Macbook Pro Retina w/WD Thunderbolt Duo

For just a few weeks now I’ve had a moment to play around with Western Digital’s MyBook Thunderbolt Duo drive system. I thought I would chime in and share a few tidbits in actual use with my new Macbook Pro Retina.

The full review will contain feedback on the drive for both photo and video use. But so far, it has been an interesting ride.

Gear Used

Tech Specs

Taken from the B&H Photo Video listing of the product.

Capacity 6TB
Interface Thunderbolt Ports x 2
Drive Speed 7200 rpm
Data Transfer Rate 10 Gb/s (maximum)
System Requirements Mac OS X 10.6.8 or higher
Computer with Thunderbolt connector
Thunderbolt cable (sold separately)
Configuration RAID 0 (max speed)
RAID 1 (data protection/mirror mode)
JBOD (use drives individually)
Power Requirements AC 100 – 240V (47 – 63Hz)
Operating Temperature 41 to 95°F (5 to 35°C)
Non-Operating Temperature -4 to 149°F (-20 to 65°C)
Dimensions (WxHxD) 3.9 x 6.5 x 6.2″ (9.9 x 16.5 x 15.7 cm)
Weight 4.98 lb (2.26 kg)

Ergonomics

The design of this right away tells me: “Apple-esque”. The use of grey plastic and subtle lines mimics that of Apple’s brushed aluminum motif that has been going on since the introduction of the uni-body Macs. The body has adequate amount of vents for the heat from the drives to escape. With this drive you can daisy chain another drive via the extra port on the back of this drive. On top is a button you press in to revel the replaceable WD Green drives. It’s nice that the unit is self-serviceable. You have as few ways to set this drive up. RAID 0, RAID 1 and JBOD (Just a Bunch of Disks). This can all be done via the WD utility application.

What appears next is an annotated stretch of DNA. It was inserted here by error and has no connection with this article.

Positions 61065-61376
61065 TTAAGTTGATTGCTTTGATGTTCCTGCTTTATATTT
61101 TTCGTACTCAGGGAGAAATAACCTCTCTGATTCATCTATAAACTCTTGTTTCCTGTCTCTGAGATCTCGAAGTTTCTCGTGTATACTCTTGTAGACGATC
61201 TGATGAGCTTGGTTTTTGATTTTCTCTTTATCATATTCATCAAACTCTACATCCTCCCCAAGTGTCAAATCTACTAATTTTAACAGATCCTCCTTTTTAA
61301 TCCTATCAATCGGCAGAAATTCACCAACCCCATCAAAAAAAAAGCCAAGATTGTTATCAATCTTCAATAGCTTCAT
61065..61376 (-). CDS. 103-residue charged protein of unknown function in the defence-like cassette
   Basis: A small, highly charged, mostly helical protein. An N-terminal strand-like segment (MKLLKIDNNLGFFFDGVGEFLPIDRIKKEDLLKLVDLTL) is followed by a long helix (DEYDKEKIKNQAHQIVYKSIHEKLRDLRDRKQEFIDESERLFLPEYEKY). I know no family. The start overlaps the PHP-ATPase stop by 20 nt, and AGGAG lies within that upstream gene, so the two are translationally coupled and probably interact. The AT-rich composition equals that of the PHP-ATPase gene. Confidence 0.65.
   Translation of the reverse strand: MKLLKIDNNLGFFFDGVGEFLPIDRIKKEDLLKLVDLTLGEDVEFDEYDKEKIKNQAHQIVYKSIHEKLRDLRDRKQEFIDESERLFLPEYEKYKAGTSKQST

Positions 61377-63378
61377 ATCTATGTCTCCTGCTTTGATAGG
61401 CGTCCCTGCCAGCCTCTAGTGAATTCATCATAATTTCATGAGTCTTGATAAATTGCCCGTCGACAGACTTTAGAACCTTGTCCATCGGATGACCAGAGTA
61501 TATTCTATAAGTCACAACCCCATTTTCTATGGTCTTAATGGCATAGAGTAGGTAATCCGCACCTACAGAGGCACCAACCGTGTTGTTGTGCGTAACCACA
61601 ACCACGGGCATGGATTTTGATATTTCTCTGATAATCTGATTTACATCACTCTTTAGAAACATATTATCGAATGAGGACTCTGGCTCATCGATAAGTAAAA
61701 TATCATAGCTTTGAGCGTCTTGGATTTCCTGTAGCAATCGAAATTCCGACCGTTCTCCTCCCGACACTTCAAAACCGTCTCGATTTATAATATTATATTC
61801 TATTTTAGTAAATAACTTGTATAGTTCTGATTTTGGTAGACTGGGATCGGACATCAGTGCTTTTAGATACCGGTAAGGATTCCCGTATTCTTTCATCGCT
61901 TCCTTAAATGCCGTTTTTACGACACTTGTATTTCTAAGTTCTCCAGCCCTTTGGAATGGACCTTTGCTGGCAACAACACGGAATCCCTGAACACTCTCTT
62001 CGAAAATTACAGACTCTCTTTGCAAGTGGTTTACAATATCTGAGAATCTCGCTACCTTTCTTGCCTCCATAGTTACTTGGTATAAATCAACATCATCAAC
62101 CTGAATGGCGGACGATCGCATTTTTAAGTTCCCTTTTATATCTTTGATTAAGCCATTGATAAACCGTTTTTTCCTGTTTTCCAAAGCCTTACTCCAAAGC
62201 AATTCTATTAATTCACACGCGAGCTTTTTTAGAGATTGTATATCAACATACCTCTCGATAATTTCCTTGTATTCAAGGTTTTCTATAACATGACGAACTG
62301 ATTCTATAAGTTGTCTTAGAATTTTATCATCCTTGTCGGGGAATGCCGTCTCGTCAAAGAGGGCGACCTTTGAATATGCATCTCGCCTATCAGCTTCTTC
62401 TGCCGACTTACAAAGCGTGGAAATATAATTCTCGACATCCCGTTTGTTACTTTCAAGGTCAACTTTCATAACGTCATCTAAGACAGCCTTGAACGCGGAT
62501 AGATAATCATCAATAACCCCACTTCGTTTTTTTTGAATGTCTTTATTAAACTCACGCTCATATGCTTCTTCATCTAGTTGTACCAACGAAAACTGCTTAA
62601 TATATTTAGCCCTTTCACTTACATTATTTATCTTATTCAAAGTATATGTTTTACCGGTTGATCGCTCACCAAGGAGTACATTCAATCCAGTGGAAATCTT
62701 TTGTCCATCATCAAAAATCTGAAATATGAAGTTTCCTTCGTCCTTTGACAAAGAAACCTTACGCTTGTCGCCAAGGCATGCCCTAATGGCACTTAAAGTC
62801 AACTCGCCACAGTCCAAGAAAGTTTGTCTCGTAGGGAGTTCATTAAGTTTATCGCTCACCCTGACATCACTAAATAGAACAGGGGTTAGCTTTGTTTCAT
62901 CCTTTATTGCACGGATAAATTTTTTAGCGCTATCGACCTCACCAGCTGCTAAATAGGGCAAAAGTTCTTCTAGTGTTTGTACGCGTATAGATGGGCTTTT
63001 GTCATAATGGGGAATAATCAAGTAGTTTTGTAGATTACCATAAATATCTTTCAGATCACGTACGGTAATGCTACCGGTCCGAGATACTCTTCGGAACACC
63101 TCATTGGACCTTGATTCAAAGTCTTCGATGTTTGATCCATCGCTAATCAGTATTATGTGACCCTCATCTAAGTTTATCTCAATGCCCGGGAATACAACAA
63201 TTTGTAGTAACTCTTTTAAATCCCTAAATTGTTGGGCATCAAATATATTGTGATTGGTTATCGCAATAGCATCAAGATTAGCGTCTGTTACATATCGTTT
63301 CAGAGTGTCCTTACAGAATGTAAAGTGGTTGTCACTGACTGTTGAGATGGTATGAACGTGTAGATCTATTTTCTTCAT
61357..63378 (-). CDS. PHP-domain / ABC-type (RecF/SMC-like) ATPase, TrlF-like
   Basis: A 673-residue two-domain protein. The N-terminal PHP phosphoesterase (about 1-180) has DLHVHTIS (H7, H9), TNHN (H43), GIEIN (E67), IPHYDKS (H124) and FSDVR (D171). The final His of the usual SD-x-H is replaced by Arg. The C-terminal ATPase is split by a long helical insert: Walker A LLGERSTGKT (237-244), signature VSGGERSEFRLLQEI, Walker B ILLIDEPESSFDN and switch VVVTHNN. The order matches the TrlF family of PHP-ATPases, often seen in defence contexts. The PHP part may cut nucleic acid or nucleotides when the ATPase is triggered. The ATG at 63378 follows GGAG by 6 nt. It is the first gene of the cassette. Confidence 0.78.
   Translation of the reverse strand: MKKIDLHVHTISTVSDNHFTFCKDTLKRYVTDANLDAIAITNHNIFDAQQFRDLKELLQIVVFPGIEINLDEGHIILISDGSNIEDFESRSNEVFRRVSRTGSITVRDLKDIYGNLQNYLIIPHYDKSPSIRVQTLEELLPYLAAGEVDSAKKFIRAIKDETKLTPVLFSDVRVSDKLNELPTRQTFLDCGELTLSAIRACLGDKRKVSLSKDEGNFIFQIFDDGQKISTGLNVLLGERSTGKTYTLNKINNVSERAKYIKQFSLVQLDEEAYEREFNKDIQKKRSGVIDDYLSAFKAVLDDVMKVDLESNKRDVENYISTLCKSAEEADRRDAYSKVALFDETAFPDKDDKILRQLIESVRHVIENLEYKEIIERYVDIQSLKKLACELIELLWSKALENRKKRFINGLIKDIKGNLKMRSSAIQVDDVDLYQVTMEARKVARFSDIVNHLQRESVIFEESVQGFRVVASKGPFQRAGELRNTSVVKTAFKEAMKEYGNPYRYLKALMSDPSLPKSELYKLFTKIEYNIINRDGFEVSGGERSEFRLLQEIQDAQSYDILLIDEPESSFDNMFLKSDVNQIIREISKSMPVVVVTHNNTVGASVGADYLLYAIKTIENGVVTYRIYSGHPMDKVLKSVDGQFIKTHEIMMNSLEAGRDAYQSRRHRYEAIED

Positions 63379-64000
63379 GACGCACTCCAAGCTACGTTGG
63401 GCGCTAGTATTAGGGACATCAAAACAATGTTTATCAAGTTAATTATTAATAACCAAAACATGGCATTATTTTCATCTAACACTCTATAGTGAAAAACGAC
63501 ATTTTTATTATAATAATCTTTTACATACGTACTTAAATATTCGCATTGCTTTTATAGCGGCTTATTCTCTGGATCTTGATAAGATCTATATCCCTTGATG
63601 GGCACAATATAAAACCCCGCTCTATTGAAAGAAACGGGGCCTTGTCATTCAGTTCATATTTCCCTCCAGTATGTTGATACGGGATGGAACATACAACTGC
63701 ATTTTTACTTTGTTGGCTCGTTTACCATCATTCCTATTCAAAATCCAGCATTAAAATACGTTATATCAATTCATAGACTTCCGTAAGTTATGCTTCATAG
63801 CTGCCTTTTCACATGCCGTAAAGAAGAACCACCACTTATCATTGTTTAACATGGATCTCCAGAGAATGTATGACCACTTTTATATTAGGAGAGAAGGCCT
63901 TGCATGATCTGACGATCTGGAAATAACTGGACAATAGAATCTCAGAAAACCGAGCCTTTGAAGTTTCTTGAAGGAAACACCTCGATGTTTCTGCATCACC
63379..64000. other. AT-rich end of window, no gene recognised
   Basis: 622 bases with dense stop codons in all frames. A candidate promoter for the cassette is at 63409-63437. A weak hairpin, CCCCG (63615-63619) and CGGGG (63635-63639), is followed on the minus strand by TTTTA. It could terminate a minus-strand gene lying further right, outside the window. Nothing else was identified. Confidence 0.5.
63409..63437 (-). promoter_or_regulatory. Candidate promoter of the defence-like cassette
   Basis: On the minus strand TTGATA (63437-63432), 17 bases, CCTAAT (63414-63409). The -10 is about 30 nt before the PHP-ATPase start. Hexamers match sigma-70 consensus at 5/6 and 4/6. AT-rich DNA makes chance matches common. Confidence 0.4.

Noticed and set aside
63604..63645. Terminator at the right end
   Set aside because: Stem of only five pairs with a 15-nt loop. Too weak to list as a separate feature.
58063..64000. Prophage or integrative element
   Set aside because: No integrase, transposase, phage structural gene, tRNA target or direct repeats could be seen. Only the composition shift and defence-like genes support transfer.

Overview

On top is a button you press in to revel the replaceable WD Green drives. It’s nice that the unit is self-serviceable. You have as few ways to set this drive up. RAID 0, RAID 1 and JBOD (Just a Bunch of Disks). This can all be done via the WD Drive Utilities application.

First Impressions

At first, when I plugged in this drive to my new MBP (Macbook Pro), fired up the WD Drive Utilities and tried to set the drive up for RAID 1, which offers me a mirrored backup for the drive but cuts your storage space to 3TB only. The application was crashing on me.

I headed over to Western Digital’s site and lowe and behold: a new version of WD Drive Utilities to use.

Great! I thought. Let’s just use the new version of the software and it will be easy to setup a RAID 1 without the confusion of Apple’s disk utility. I continued to have no luck with the utility; and it still was not working as it should. The next thing I did was applied Apple’s majorly big 1 plus gigabyte update for the MBP Retina. Success!

The app loaded without a hitch. I was then able to to get to work and use the drive. Now, keep in mind, I really think for the most part, Apple’s update for this machine is what made it work correctly and fixed the issue with WD Drive Utilities not working even after updating to the newest version at that time. I’m now running Mountain Lion, and the WD Drive Utility as soon I loaded it up had a new compatibility fix for Mountain Lion.

This drive is definitely fast. I’ve used it now for a few small edits and I have been enjoying the time saving  thunderbolt has to offer. Moving a 2.6GB file from my MBP’s SSD drive to the My Book Duo in a little over a minute. Rendering HDDSLR video files has been super quick. I certainly will be going into more detail about the drive and my time with it in my full writeup coming later.

Stay tuned for the full review.

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